As far as omens go, Franklin Gutierrez hitting a home run in his first at-bat after coming off the 60-day disabled list is a promising one.
And, sure enough, it set into motion one of the most exhilarating games of the season for the Mariners as they pulled out a 7-5 victory over the A’s.
Down by three runs in the seventh and staring at their fourth straight loss, they tied it on Raul Ibanez’s three-run homer, then stormed into the lead on a two-run single by Nick Franklin in the eighth.
It was a triumph fueled by the team’s most grizzled and respected veteran in Ibanez, and the rookie who has earned his growing admiration.
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“Just more proof,’’ Ibanez said of Franklin’s big one-out hit. “He has a great approach at the plate, and he doesn’t try to do too much. He has a really good eye. He’s a very disciplined hitter.”
And one who is already showing that he embraces the big moment.
“I think you’re a better baseball player when you play with no fear, and we’ve seen that from Nick so far,’’ Mariners manager Eric Wedge said.
Franklin, in turn, marveled at Ibanez’s clutch hit that sent the comeback into motion.
“Right when he came up,’’ he said, “you get one of those feelings, and when he does it, you say, ‘How does he do it?’ You’re not even excited. You just shake your head, like, wow.”
Yoervis Medina, who had entered the game in the seventh and promptly gave up two run-scoring singles, finished off the A’s in the ninth for his second victory. He gave up a leadoff single to Jed Lowrie but induced a double-play grounder from dangerous Yoenis Cespedes, well-turned by Kyle Seager and Franklin.
On a beautiful summer night, the portion of the crowd of 20,704 rooting for the Mariners initially had little to make them happy besides Gutierrez’s homer and a lovely sunset behind Safeco Field.
That changed in the seventh, however, after Oakland had scored two in the top of the inning to take 5-2 lead. Seager led off with a single against left-hander Jerry Blevins, and Kendrys Morales drew a walk.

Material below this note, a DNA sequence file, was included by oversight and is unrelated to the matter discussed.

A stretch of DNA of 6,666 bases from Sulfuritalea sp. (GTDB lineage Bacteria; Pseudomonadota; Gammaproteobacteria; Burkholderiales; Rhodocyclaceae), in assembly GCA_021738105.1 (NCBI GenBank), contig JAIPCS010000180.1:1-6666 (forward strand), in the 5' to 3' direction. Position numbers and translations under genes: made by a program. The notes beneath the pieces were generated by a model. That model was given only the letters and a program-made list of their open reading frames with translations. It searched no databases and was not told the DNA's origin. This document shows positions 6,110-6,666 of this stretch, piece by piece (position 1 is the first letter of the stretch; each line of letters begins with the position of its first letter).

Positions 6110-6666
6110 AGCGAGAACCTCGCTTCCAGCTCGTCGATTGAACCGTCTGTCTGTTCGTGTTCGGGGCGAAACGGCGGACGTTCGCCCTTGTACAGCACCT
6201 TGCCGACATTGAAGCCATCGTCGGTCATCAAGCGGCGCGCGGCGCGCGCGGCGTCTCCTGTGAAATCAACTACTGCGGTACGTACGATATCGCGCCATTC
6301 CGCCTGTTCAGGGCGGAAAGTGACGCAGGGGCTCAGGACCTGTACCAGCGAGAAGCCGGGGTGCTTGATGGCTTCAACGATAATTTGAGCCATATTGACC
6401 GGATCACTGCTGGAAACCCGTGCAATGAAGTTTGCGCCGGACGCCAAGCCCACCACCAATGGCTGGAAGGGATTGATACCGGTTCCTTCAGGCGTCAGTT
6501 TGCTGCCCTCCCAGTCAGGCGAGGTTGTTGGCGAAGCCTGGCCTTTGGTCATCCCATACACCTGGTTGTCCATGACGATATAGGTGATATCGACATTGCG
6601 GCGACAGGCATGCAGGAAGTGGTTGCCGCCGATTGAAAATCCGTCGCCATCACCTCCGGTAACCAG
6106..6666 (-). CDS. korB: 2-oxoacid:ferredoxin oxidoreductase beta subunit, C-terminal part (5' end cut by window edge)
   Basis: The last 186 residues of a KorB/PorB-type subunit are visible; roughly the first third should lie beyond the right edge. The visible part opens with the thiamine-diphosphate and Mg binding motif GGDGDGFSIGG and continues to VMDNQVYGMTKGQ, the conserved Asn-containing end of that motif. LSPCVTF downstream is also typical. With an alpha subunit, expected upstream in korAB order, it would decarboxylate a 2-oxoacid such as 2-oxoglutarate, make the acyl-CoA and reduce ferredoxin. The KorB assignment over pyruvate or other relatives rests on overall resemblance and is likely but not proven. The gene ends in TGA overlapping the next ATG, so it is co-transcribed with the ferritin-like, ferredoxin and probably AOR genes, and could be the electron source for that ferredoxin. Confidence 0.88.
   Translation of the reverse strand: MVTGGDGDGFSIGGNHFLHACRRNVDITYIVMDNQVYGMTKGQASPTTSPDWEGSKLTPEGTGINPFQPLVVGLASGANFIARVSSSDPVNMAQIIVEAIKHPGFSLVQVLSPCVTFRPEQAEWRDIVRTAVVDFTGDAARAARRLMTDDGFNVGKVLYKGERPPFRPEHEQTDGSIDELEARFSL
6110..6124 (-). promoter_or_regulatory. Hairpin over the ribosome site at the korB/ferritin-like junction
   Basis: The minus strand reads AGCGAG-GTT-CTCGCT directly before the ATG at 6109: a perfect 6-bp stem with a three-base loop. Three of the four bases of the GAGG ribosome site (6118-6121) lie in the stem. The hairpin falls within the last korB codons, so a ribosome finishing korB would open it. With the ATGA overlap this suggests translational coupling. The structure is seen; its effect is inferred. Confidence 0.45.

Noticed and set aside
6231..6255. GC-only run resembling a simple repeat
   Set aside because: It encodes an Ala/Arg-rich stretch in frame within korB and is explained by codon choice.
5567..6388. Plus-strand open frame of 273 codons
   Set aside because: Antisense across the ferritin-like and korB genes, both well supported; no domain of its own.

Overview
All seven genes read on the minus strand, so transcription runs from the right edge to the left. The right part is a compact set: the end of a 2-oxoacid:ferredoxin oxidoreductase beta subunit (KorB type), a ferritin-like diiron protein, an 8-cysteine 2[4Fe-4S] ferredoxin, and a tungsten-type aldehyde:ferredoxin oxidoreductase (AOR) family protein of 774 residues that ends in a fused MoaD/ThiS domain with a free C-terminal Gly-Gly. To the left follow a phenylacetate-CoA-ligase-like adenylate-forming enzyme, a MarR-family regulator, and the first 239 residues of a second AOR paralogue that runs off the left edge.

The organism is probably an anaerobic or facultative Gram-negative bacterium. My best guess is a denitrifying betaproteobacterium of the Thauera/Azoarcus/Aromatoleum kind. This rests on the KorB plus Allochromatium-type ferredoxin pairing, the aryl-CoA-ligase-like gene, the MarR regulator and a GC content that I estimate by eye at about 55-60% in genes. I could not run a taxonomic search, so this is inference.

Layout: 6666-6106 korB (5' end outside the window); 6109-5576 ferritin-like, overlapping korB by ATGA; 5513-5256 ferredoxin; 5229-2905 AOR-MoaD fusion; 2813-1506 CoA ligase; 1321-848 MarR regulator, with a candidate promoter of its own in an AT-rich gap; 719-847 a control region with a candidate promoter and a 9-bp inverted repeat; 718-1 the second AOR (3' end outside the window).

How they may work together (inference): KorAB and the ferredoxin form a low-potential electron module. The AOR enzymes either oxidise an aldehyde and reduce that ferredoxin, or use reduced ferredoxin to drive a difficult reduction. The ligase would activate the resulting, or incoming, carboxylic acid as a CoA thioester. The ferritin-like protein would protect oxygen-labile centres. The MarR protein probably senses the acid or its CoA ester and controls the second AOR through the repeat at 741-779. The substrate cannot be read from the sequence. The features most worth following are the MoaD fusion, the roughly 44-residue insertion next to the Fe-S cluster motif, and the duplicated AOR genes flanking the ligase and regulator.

That brought up Ibanez, not quite three weeks past his 41st birthday. On an 0-1 pitch, the left-handed hitter unloaded against Blevins, sending it over the wall in right for a game-tying three-run homer, his team-leading 15th. Though hitting just .180 against lefties, Ibanez has now hit five homers in 51 at-bats against southpaws.
“That’s why you like him up there against right-handers or left-handers,’’ Wedge said. “He might not have the best average against lefties, but he does damage, and he does damage at the right time.”
Gutierrez followed with a double but was stranded at third base.
Brendan Ryan led off the eighth by lining a single off Oakland reliever Ryan Cook. With Endy Chavez squared to bunt, Cook unleashed a wild pitch that moved Ryan to second. Chavez then did dropped a bunt so well that instead of a sacrifice, he beat it out for a single.
The A’s let Chavez advance to second — ruled defensive indifference rather than a steal. And Franklin made them pay on the very next pitch, dropping a soft liner into left-center to bring both runners home.
“I think it’s most important, when those situations do arise, to stay relaxed,’’ Franklin said. “Don’t try to put pressure on yourself, and don’t try to force things to happen. Just let things happen.”
Franklin admitted it’s easier said than done.
“Your adrenaline starts going a little bit, I’m not going to lie,’’ he said. “You have to take a few deep breaths and relax from the get-go, know everything is going to be all right, don’t worry about the outcome.”
In his first plate appearance since April 22 against the Astros, in the second inning, Gutierrez had battled his way to a full count against Oakland starter Dan Straily. And on Straily’s ninth pitch, Gutierrez sent a towering drive to right center that drifted over the wall.
“Good for him to get started like that,’’ Wedge said. “We’re a different team with him in the lineup.”